Numismatics is the study of coins and coinage, and objects that look like coins but may not have had an economic function: medals, tokens, coin-weights – even religious amulets, pilgrim’s badges or fake coins made to deceive collectors. At Warwick we specialise in Greek and Roman coinage from their origins up to the seventh century AD. This encompasses the first coins, made in Asia Minor round about 600 BC through Classical, Hellenistic and Roman issues to the early phase of Byzantine coinage.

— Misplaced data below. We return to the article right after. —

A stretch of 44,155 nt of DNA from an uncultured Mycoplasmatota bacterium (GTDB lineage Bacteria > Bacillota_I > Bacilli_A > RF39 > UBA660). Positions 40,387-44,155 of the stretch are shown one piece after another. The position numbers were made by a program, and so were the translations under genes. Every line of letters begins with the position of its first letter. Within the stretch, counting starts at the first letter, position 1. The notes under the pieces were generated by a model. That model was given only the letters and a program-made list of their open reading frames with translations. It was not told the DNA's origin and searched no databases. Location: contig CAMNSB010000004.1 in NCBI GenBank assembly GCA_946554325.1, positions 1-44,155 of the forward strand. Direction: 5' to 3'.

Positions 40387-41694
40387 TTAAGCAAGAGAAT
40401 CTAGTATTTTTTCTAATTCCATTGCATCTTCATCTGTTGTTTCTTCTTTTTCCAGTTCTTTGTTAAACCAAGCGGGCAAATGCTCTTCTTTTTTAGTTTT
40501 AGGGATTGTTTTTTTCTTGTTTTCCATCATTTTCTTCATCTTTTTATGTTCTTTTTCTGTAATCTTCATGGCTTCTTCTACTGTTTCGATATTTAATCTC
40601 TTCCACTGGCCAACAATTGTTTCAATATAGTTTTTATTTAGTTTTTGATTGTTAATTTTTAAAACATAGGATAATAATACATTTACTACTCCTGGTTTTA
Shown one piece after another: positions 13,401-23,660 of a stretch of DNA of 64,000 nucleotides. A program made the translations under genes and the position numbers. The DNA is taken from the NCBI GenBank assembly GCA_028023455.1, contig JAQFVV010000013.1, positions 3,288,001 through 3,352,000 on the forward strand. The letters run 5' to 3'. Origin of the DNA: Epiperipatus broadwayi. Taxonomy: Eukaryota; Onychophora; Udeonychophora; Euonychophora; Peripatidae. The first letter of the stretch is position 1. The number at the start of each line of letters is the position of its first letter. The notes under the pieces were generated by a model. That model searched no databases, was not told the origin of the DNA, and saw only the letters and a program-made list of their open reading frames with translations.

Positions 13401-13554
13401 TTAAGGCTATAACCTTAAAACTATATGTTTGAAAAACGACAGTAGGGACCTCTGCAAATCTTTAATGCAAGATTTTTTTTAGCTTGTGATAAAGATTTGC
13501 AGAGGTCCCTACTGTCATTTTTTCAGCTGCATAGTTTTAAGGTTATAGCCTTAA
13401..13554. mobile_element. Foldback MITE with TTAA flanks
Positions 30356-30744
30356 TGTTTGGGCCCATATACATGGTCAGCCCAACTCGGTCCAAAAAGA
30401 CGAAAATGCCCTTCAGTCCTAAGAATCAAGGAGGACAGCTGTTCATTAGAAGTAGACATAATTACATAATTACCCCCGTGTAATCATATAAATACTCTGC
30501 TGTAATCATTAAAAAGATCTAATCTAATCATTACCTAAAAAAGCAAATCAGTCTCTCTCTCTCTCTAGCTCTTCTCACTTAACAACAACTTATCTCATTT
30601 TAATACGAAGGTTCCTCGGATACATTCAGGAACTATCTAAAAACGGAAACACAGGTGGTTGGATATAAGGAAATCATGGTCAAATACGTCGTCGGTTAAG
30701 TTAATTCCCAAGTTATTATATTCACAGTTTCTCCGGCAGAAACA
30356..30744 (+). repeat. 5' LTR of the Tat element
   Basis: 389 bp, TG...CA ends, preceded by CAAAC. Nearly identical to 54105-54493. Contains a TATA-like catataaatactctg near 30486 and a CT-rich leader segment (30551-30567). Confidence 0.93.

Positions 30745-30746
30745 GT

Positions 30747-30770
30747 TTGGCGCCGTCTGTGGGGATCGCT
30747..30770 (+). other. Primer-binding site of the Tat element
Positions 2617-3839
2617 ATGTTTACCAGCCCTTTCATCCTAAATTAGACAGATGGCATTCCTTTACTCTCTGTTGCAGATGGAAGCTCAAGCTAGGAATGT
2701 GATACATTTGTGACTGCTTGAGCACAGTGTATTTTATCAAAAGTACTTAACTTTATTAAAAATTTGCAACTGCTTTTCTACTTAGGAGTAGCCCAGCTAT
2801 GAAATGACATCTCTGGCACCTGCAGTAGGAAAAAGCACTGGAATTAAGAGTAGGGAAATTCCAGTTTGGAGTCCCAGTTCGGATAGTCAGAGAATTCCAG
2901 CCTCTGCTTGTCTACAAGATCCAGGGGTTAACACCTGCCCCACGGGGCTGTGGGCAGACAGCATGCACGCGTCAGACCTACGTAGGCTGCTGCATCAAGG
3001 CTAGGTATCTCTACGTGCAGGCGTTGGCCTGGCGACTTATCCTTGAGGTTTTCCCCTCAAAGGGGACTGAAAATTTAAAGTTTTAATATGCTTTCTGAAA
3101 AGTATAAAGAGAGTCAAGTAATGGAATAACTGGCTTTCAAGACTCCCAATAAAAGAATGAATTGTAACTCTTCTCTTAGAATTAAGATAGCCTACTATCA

Greek and Roman coins have long been appreciated for their ability to evoke the past. Renaissance collectors appreciated them for their vivid portraits of famous persons from history; nowadays historians and archaeologists use them as evidence for social, political, and economic conditions in ancient societies. Unlike most literary historical sources that were usually composed by private individuals many years after the events they describe, coins are contemporary official documents issued by state authorities. In a number of instances they are the only remaining documents of cities and rulers of Classical antiquity. But while the coins themselves are historical facts, their designs do not necessarily relate historical truths. Part of the fascination of ancient coinage concerns the interpretation of its designs and inscriptions.